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What do people think of home birth?

(65 Posts)
ladydawnie Wed 12-Sep-12 14:11:22

I'm seriously considering a home birth for my second baby that I'm currently 34 weeks pregnant with. My first babys birth was a right nightmare, 30 hr back labour, 3 epidural attempts, a spinal block and emergency forceps. This was probably because I was 7 stone heavier than I am now, the back labour was painful so I panicked, went to hospital demanding an epidural, got on the bed and never moved again! I've also been told I have a narrow pubic arch so my first baby got a bit stuck. However, the midwife is all for a home birth this time round and told me to stay active and upright during my labour and I should be fine. I'm so keen on home birth I've already bought a birthing pool. But there's this little annoying voice in my head telling me it may not be such a good idea. I'd love to hear other people's opinions on home birth. Do people think its dangerous, even selfish to want a home birth?

newtonupontheheath Wed 12-Sep-12 16:00:05

X-post with reallytired ... Are you me?!

Exactly the same here! (although not the m1 wink )

furrygoldone Wed 12-Sep-12 16:00:56

There was a recent report that found for low risk women on their 2nd or subsequent birth the risk of adverse outcome is the same for CLU, MLU and homebirth, but that there is a much lower incidence of intervention either at home or in an MLU. The risks however will be different depending on location.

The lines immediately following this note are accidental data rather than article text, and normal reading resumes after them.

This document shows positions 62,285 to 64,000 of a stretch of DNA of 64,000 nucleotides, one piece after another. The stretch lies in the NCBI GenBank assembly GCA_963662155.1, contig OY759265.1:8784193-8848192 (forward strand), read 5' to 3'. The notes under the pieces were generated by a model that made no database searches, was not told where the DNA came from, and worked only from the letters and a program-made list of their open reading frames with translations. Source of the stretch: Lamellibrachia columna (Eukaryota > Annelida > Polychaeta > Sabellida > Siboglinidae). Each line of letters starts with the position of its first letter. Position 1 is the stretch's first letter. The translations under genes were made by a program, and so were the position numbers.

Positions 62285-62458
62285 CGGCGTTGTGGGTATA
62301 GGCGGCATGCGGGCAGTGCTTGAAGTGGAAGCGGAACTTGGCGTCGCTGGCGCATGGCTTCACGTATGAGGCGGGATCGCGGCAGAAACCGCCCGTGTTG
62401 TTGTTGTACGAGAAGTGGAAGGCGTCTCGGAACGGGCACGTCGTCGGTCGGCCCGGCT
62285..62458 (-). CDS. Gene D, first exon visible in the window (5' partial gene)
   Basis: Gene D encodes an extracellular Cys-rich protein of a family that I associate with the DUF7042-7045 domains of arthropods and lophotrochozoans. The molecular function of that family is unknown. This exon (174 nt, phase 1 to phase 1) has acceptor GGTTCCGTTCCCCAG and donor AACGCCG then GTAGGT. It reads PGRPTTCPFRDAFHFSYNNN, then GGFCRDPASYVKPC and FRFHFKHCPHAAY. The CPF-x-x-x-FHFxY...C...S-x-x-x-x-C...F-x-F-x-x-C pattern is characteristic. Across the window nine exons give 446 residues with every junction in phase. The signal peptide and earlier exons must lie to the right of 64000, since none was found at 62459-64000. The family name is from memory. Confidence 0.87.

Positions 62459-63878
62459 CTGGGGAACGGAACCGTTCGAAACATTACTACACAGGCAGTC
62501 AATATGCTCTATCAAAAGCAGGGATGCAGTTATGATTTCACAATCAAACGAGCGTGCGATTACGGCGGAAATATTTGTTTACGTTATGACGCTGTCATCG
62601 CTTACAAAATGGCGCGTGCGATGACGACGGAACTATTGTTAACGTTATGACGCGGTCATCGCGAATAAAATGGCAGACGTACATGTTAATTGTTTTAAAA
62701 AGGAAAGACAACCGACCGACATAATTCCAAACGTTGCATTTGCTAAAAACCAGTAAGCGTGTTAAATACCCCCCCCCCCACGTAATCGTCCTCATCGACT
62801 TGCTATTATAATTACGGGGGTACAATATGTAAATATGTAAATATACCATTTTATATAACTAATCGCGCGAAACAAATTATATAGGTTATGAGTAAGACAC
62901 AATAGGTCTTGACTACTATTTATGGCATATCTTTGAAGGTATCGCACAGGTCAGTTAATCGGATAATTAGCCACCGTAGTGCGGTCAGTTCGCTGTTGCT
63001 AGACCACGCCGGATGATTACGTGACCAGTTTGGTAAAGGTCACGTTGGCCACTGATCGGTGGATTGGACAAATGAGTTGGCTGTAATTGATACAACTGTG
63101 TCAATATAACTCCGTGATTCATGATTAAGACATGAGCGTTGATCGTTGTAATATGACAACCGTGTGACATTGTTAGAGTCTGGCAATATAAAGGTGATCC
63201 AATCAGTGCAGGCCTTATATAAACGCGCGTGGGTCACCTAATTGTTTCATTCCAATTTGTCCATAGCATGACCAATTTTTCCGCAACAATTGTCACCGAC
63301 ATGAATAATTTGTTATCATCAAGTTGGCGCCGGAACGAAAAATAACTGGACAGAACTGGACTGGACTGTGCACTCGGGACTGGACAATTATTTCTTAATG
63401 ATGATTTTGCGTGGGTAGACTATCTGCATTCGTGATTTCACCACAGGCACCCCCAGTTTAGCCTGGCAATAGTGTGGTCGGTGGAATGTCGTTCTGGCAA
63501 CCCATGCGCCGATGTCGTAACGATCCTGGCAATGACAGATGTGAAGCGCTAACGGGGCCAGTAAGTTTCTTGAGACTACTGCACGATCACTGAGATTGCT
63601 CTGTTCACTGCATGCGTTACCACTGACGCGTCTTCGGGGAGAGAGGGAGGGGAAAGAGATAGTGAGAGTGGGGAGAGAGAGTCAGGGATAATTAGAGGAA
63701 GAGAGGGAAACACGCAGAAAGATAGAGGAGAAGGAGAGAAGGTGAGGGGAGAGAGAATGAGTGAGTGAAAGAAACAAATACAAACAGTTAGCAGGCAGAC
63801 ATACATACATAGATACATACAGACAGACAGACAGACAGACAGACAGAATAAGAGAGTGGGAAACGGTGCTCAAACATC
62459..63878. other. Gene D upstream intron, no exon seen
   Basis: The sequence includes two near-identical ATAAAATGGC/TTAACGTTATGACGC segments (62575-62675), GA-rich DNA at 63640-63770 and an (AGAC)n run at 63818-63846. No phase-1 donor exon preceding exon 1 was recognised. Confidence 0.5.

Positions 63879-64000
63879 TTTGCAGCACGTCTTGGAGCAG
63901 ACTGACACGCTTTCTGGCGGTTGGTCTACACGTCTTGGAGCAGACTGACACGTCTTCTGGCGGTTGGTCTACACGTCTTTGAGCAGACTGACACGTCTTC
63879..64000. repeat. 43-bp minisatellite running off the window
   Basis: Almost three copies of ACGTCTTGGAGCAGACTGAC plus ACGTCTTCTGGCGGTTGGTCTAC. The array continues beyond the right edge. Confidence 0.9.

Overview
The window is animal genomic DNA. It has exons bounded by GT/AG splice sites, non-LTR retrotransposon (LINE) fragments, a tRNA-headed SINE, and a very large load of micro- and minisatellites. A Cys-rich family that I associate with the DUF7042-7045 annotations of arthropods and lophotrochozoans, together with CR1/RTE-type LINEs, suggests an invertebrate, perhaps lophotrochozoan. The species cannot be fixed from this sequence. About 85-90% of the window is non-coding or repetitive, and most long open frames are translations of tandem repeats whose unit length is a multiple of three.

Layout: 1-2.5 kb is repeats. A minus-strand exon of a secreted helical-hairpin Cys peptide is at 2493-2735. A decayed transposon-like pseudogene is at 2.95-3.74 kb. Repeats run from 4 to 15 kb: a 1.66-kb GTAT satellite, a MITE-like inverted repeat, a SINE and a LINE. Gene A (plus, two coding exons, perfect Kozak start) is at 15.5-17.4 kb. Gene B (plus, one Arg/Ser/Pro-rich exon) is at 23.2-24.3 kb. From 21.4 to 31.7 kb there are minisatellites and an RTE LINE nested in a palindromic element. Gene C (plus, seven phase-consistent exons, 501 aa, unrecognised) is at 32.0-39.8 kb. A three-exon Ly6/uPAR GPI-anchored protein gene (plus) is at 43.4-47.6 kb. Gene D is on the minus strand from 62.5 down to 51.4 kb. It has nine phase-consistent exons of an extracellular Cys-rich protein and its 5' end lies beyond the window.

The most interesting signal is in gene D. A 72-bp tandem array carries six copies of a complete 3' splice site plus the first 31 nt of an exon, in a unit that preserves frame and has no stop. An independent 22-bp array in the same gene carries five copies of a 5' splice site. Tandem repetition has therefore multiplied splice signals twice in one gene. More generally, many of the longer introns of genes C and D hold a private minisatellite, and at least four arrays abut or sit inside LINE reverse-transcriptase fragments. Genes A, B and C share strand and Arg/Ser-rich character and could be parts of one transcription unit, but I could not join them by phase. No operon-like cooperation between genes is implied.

I have seriously considered a homebirth in this pregnancy but decided against it because I just couldn't get my head around homebirth pool logistics and was worried about not having enough hot water, which sounds quite trivial but it's important to me.

It's always hard to know what to decide for the best, it's a big decision to make. I tend to research my options and then go with my gut instinct, it served me well with the induction I had with DS and the only decisions I regret are those where I didn't listen to it and did what others thought was right for me.

If you do plan a homebirth, it doesn't stop you going to hospital when the time comes if you feel it is necessary.

LackingNameChangeInspiration Wed 12-Sep-12 16:05:06

honestly, I think there are only 2 viable options: hospital birth or home birth. i think stand alone MLUs should be abolished!

with home births Vs stand alone MLUs:
1. the MW is available to YOU only, not off answering phones, covering breaks next door, chatting at the desk
2. there is IMO more pressure on a home birth MW to get you transfered as soon as you need it, in MLUs half the time they don't even notice and you get transferred much later so the hospital bit ends up rougher
3. you have nothing - NOTHING - more in a stand alone MLU than you can have at home, there are no interventions available at a stand alone MLU which aren't available at home